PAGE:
THE Victorian Government's rural crime squad has not resulted in more prosecutions, new statistics have revealed.
In fact, the rate has gone backwards since Victoria Police established the Livestock and Farm Crime Specialist Group in October 2011, fulfilling a Coalition Government election promise.
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Last March The Weekly Times revealed the rural squad did not have any full-time officers and was made up of about 45 agricultural liaison officers with other roles and responsibilities.
According to Victoria Police figures, seen by The Weekly Times, only 12 offenders were prosecuted in 2011-12, three less than the 15 charged the previous financial year.
This amounts to a 3 per cent prosecution rate for the 344 livestock thefts in 2011-12 - less than when the livestock and rural crime group didn't exist.
The new statistics also revealed the livestock stolen, which included 356 cattle and 6292 sheep, was worth $1.94 million, up from $1.5 million the previous year.
A rural detective and a rural crime squad member, who didn't want to be named, said he wasn't happy he had to juggle the rural role with his main job which involved serious incidents.
"I investigate burglary, assaults, look after registered sex offenders, parole breaches and everything that comes with the role," the officer said.
"We are juggling jobs - you have to prioritise, if I have a serious offence against a member of the public, it will take precedence."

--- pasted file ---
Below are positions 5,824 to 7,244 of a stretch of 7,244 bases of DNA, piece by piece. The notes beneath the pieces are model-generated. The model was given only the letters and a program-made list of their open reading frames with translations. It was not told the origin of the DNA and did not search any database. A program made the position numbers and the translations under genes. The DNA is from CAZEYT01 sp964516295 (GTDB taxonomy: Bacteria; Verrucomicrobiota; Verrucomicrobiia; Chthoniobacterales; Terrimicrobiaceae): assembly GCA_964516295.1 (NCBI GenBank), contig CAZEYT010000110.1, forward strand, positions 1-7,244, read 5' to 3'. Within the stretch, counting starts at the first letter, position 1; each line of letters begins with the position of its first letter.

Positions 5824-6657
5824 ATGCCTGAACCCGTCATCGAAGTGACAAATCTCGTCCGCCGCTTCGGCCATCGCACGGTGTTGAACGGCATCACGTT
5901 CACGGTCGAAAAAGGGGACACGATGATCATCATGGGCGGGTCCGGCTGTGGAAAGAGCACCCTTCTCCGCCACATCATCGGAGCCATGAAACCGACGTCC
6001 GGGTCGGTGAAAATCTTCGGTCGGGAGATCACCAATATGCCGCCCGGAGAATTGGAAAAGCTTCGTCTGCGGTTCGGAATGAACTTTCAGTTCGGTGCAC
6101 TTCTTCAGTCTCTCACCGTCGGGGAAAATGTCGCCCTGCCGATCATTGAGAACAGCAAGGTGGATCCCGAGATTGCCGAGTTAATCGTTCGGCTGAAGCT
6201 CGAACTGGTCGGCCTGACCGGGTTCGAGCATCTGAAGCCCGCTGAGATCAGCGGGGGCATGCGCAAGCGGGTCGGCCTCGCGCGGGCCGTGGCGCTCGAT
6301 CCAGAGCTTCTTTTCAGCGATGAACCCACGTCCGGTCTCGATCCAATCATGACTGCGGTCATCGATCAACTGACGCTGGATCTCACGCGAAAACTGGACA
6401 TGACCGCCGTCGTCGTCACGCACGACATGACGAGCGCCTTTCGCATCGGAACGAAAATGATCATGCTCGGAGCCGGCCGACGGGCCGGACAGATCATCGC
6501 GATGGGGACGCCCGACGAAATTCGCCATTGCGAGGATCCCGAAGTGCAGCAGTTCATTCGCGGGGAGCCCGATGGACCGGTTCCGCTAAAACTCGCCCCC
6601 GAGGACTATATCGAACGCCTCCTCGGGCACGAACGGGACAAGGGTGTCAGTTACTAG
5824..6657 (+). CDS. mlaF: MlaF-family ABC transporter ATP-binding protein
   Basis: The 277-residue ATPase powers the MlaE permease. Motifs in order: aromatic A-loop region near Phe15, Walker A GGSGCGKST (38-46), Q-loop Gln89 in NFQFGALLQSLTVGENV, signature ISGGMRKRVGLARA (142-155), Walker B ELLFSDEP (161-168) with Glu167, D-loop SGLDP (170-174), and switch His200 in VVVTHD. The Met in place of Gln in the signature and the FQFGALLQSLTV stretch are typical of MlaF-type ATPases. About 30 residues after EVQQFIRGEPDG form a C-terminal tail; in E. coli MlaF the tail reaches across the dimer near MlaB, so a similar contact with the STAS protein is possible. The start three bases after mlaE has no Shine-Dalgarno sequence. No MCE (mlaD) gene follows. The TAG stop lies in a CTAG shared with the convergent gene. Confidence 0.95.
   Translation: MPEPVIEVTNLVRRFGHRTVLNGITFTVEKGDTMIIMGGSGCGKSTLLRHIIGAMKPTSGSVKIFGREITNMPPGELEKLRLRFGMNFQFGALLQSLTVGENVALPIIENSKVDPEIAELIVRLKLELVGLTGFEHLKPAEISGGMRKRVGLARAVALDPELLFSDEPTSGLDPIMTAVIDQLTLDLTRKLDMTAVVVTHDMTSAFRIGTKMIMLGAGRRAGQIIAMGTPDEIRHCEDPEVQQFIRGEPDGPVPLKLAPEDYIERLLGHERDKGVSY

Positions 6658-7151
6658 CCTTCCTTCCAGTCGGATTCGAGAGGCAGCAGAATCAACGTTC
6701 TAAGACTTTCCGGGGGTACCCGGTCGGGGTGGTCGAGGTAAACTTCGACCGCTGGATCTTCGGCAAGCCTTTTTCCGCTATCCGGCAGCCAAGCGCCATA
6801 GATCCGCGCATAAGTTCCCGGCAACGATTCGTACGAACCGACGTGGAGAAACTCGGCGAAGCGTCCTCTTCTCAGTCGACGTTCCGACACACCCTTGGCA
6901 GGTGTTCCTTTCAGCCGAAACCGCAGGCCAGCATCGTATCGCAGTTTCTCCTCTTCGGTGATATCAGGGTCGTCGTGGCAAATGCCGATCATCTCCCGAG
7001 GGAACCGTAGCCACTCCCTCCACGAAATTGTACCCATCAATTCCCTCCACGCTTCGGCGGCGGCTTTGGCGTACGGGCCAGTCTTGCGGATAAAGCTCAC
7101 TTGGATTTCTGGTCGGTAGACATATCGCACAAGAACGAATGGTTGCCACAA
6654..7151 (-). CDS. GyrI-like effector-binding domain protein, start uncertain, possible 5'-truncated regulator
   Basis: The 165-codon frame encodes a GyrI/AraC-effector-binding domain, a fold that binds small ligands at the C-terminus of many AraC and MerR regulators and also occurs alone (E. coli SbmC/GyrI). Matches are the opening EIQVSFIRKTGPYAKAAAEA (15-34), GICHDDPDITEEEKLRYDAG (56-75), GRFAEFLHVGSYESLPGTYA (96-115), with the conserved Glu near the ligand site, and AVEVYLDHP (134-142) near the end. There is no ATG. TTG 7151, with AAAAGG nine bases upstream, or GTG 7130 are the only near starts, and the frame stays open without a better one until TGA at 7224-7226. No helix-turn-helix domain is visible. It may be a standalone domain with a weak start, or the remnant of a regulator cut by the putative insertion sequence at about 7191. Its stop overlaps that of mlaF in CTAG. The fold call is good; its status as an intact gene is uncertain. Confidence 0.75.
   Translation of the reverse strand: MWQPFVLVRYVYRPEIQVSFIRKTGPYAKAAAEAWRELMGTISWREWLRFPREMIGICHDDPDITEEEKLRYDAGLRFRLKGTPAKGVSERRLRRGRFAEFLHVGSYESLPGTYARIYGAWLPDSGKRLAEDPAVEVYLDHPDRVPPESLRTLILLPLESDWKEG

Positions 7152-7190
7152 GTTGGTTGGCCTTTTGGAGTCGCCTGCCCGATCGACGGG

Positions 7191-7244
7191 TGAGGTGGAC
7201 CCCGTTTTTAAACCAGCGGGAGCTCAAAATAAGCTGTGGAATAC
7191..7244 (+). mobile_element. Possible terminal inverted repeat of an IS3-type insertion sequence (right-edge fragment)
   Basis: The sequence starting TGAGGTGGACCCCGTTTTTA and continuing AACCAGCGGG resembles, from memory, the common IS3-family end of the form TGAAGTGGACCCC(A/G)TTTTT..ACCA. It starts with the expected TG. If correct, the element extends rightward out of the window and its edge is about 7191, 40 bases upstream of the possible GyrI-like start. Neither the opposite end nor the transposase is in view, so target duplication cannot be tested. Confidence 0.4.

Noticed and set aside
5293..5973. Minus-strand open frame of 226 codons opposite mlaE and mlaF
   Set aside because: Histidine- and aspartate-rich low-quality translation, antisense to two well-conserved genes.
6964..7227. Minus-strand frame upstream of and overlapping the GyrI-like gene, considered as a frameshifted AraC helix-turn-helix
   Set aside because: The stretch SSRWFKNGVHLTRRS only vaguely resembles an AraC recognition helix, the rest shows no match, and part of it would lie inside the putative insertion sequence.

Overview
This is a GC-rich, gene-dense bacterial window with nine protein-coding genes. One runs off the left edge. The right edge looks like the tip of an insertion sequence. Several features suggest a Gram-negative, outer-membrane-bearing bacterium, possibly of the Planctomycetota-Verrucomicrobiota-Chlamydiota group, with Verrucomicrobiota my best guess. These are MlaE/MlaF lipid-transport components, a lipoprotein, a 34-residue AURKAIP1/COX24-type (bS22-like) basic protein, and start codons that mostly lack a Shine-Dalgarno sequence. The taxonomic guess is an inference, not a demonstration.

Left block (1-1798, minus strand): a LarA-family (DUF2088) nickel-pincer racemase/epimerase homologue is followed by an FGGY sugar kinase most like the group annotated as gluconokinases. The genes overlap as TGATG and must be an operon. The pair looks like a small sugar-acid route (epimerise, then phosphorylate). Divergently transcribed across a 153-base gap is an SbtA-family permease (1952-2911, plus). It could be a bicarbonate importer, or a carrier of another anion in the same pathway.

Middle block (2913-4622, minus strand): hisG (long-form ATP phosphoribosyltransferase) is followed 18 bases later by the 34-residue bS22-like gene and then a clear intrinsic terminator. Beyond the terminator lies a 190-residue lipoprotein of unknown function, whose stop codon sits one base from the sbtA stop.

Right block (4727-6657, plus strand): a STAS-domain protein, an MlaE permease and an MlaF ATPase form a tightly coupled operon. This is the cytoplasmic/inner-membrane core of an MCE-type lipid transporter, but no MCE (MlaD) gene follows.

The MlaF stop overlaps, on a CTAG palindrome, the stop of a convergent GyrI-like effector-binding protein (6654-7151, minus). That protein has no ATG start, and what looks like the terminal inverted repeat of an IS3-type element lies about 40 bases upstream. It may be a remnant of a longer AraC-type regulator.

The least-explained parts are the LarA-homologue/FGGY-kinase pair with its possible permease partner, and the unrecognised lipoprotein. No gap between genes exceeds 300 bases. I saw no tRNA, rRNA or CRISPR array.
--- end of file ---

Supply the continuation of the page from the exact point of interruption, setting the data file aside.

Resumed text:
Those on the police rural stakeholder committee, which includes the Victorian Farmers Federation and Livestock Saleyards Association of Victoria, continued to support the initiative despite the poor prosecution rate.
VFF livestock president Ian Feldtmann (pictured) said he strongly supported the establishment of more than 45 agricultural liaison officers throughout the state and wasn't worried about prosecution statistics.
"What we are really pleased with is the working relationship (between the police and VFF)," Mr Feldtmann said.
LSAV executive officer Mark McDonald said it was too early to make judgments about the squad, but acknowledged full-time officers would be better.
A spokesman for Police Minister Peter Ryan said judging "the livestock squad, which has been in place 15 months, by the number of prosecutions alone is simplistic and potentially misleading".